29th November 1961

Caledonian Airways makes its inaugural flight

Caledonian Airways’ first flight was an ambitious one, from London Gatwick to Barbados. However, the plane was empty aside from its crew. It had been chartered by the London Transport Executive, which sent it to the island to collect new staff for its services. The first flight with passengers was thus the return journey.

On 2 December, the Birmingham Daily Post reported that “the new Scottish international airline, Caledonian Airways, operated its first passenger service yesterday when a DC 7C airliner from Barbados flew into Gatwick Airport with 98 West Indian immigrants.”

Cheap transatlantic flights

It had been founded in April 1961, in Prestwick, but was initially headquartered in Surrey and later moved to West Sussex, which would give it easier access to Gatwick Airport. One month after its inaugural service, it flew passengers from Prestwick Airport to New York on £40 return tickets. Even in 1961, this was an attractive price, and the Broughty Ferry Guide and Advertiser of 12 August 1961 reported that

“the company has been inundated with inquiries already, and they believe their service will make a special appeal to Scottish clubs in America whose members want to fly home for Hogmanay and Christmas. The new airline’s planes will each carry the insignia of the Lion Rampant, surmounted by a pair of wings. Scottish meals will be served, and the Scottish air hostesses now being chosen will wear tartan skirts with their uniform. A number of Scots have already been engaged as crew.”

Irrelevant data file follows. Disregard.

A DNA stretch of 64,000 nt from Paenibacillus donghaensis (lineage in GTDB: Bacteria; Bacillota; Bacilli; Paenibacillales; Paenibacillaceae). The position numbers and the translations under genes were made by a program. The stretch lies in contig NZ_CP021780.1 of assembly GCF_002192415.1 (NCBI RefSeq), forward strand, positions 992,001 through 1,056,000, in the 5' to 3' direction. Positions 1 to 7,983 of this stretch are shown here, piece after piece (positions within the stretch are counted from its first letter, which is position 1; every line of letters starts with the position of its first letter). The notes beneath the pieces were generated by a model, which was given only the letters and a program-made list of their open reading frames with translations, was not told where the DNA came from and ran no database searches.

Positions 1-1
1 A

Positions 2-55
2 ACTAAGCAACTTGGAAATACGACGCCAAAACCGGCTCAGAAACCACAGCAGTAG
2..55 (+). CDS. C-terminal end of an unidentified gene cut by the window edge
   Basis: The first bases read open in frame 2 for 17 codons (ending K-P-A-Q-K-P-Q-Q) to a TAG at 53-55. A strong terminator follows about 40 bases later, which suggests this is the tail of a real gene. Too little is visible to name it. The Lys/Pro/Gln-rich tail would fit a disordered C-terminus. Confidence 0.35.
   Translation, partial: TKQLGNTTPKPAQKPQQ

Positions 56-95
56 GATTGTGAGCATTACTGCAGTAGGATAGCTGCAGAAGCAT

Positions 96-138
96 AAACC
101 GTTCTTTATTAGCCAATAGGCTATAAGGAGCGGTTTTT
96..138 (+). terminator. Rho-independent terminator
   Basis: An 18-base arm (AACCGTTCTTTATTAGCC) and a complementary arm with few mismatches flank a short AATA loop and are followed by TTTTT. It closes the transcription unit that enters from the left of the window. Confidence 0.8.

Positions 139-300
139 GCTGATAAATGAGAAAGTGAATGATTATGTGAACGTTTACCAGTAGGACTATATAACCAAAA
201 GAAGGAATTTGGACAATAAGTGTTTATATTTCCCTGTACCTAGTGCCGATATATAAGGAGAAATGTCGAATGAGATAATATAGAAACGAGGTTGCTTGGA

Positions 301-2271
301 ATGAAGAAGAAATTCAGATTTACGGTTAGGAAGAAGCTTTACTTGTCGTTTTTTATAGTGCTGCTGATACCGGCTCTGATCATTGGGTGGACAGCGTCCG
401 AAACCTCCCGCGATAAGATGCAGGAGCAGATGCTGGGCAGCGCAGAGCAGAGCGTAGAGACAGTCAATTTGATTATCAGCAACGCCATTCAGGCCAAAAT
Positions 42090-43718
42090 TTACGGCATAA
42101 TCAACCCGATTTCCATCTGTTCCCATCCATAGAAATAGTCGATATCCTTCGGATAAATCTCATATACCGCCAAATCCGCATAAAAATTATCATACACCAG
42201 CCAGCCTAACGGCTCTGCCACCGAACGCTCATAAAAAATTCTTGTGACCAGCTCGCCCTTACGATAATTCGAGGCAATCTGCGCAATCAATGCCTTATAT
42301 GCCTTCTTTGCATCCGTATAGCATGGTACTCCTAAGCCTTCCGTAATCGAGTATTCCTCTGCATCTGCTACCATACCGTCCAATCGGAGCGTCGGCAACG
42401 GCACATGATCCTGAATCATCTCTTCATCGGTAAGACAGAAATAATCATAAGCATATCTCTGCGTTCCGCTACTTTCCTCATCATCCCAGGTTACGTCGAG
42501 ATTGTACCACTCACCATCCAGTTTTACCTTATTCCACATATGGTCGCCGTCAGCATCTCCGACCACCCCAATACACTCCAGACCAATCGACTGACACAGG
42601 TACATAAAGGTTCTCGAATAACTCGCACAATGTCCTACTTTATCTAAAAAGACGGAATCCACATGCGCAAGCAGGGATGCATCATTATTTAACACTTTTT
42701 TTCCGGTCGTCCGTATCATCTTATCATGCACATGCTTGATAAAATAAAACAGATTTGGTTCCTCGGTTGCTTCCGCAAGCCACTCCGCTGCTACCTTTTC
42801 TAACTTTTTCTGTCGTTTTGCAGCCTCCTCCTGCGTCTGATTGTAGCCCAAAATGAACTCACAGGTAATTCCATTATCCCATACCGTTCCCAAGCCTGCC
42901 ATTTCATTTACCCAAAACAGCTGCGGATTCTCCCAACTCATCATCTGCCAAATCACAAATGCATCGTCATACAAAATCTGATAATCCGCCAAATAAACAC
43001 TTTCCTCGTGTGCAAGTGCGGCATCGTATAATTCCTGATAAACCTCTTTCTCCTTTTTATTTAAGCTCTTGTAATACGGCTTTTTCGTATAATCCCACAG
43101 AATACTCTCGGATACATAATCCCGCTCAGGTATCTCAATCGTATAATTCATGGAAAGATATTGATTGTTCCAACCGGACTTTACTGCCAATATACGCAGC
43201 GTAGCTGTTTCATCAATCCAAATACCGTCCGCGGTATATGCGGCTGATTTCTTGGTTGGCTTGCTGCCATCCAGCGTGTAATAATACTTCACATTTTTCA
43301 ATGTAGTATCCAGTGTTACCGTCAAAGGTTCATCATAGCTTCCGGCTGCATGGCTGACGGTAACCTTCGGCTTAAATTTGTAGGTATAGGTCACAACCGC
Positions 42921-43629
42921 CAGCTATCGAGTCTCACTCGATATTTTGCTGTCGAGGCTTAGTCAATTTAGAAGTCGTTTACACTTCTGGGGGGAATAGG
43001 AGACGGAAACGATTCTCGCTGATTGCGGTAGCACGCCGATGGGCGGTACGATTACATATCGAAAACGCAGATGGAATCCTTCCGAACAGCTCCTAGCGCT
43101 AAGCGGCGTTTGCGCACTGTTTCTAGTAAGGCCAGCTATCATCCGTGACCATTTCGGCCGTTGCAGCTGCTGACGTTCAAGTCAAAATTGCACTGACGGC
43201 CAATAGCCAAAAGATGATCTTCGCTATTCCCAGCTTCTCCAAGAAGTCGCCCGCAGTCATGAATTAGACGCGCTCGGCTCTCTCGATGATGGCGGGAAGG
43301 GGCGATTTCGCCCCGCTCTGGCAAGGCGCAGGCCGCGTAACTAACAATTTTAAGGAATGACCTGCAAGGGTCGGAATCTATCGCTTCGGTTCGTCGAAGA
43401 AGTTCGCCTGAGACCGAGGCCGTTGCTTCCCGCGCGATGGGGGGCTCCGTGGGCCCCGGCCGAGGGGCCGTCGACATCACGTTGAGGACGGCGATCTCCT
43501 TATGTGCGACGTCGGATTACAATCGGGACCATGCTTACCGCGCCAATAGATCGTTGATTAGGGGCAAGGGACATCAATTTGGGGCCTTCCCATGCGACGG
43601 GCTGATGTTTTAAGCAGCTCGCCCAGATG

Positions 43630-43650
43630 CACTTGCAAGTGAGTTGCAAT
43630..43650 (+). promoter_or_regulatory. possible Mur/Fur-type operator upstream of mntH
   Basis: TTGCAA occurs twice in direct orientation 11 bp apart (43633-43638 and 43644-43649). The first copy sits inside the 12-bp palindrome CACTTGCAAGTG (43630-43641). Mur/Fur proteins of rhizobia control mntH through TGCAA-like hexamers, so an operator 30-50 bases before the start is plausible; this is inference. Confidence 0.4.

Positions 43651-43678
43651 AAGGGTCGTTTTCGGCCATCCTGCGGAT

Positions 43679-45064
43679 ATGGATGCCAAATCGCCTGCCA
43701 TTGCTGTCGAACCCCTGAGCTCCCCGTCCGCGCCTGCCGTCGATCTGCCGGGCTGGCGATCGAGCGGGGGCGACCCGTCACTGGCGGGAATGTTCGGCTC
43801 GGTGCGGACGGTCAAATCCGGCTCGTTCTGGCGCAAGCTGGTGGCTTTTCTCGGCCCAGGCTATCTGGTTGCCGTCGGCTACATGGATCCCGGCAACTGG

Caledonian’s transatlantic passenger numbers grew considerably, until it was one of the largest operators on the route, not just from the UK, but other European centres, too. Its profits grew in line with its passenger numbers, and eventually it started running scheduled services, as well as charter flights, and rolled out an entirely jet-based fleet.

British Caledonian

The Caledonian Airways brand was flying for just less than a decade. In November 1970 it merged with British United Airways and the combined group became British Caledonian the following year. However, it returned to the skies between 1988 and 1999 as a subsidiary of British Airways, following the latter’s acquisition of British Caledonian.



Other events that occured in November

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